The oral and poster sessions highlighted developments across fusion research with an emphasis on physics input to critical elements of the ITER’s design and the preparation of ITER’s operation, and also addressed physics and engineering issues for a future DEMO design.

The contributions provided evidence of the quality of the theoretical, experimental, technological and materials developments conducted worldwide and of the significant progress that has been achieved in the performance of the present reactors and their heat exhaust systems. Progress on the two main fusion reactor layouts – tokamaks and stellarators – were presented, including the high-performance plasma operation at W7-X, which has recently achieved the highest stellarator fusion triple product: the density, confinement time and plasma temperature used by researchers to measure the performance of a fusion plasma. World records in the continuous operation of tokamaks, EAST and K-STAR, were also presented.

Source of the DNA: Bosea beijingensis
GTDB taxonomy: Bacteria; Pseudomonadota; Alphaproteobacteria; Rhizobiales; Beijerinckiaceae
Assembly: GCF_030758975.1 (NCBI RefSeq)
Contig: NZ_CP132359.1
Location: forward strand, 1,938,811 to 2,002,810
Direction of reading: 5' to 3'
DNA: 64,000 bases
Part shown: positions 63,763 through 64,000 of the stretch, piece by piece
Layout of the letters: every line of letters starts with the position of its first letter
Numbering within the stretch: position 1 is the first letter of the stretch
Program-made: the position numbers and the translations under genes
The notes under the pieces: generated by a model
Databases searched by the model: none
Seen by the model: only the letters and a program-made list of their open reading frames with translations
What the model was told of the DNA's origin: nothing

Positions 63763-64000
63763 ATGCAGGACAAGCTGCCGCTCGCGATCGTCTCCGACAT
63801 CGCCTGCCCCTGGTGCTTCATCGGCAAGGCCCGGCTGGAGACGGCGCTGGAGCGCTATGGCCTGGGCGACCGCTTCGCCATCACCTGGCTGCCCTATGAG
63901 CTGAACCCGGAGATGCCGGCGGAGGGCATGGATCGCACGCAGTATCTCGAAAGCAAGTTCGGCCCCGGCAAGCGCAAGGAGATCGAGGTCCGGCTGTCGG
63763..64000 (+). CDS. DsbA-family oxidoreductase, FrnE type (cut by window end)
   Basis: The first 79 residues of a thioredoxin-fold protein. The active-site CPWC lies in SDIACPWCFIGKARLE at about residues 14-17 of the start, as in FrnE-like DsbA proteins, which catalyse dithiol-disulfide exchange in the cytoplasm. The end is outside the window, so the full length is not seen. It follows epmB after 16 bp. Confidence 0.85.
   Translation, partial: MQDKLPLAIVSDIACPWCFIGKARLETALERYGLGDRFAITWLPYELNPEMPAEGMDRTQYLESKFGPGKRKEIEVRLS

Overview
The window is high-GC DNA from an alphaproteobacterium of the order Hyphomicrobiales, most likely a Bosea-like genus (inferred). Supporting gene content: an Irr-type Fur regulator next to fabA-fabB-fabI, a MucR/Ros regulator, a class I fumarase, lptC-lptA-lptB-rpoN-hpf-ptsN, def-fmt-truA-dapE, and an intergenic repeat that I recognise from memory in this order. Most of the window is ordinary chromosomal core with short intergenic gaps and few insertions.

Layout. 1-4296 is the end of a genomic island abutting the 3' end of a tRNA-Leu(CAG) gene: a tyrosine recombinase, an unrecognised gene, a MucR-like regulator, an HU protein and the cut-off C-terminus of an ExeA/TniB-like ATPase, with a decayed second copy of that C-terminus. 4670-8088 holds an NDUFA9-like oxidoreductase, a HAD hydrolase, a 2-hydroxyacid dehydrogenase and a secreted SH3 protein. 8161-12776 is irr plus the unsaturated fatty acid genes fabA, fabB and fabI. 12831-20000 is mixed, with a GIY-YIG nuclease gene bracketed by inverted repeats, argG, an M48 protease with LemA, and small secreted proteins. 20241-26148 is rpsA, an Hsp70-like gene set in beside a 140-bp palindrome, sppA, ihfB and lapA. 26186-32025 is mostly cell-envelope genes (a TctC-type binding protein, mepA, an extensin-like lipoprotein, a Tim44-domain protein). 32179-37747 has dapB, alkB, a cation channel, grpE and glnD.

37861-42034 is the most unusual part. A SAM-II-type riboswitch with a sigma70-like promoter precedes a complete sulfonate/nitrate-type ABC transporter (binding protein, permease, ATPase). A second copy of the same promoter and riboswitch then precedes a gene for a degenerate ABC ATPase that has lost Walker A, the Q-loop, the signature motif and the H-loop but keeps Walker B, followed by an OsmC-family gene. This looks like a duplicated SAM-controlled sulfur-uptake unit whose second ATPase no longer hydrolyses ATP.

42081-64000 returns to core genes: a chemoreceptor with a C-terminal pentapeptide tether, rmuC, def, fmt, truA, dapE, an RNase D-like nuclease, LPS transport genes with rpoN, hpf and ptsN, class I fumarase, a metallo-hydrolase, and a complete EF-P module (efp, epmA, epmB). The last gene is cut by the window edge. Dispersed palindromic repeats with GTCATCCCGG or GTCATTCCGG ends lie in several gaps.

The most important results as well as the overview and summary papers from this conference will be published in Nuclear Fusion.

Nuclear Fusion Award

Since 2006, one highlight of the FEC is the celebration of excellence in research with the Nuclear Fusion Award, granted each year by the IAEA's journal, Nuclear Fusion, and presented at the conference. The winner for 2018 was Arne Kallenbach as the lead author of a critical paper which shows, among others, that heat exhaust system in machines such as ITER could have longer lifetimes thanks to a combination of exhaust control with re-fuelling of the fusion reactor.

One year after its announcement, Francois Ryter received the 2017 award, as the lead author of a landmark paper that filled the gap in the understanding of magnetic confinement plasma physics. This study can facilitate the preparation for the operation of future fusion reactors for energy production.

The FEC 2018 has been organized by the IAEA in cooperation with the Department of Atomic Energy, Government of India and the Institute for Plasma Research, at the Mahatma Mandir, Gandhinagar (Ahmedabad) Gujarat, India. More than 700 fusion enthusiasts have regularly attended the over 100 plenary talks and 700 posters presented during the six days conference. The next FEC will be held in 2020.